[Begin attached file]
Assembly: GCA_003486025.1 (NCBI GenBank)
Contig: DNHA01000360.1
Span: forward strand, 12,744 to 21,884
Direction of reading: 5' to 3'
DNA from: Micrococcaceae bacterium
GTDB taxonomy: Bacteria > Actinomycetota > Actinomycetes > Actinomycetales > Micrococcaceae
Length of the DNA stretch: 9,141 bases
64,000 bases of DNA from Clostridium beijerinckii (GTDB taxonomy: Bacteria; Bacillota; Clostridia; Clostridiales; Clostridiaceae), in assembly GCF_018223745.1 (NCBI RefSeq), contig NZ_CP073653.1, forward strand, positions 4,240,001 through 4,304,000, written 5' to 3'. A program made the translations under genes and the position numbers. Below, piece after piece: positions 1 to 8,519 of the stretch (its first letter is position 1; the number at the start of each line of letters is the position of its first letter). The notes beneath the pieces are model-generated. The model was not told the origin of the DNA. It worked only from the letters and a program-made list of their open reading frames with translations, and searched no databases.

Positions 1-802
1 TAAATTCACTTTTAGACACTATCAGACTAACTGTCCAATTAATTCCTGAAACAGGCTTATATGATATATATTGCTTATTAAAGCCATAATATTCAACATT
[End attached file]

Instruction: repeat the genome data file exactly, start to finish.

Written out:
Assembly: GCA_003486025.1 (NCBI GenBank)
Contig: DNHA01000360.1
Span: forward strand, 12,744 to 21,884
Direction of reading: 5' to 3'
DNA from: Micrococcaceae bacterium
GTDB taxonomy: Bacteria > Actinomycetota > Actinomycetes > Actinomycetales > Micrococcaceae
Length of the DNA stretch: 9,141 bases
64,000 bases of DNA from Clostridium beijerinckii (GTDB taxonomy: Bacteria; Bacillota; Clostridia; Clostridiales; Clostridiaceae), in assembly GCF_018223745.1 (NCBI RefSeq), contig NZ_CP073653.1, forward strand, positions 4,240,001 through 4,304,000, written 5' to 3'. A program made the translations under genes and the position numbers. Below, piece after piece: positions 1 to 8,519 of the stretch (its first letter is position 1; the number at the start of each line of letters is the position of its first letter). The notes beneath the pieces are model-generated. The model was not told the origin of the DNA. It worked only from the letters and a program-made list of their open reading frames with translations, and searched no databases.

Positions 1-802
1 TAAATTCACTTTTAGACACTATCAGACTAACTGTCCAATTAATTCCTGAAACAGGCTTATATGATATATATTGCTTATTAAAGCCATAATATTCAACATT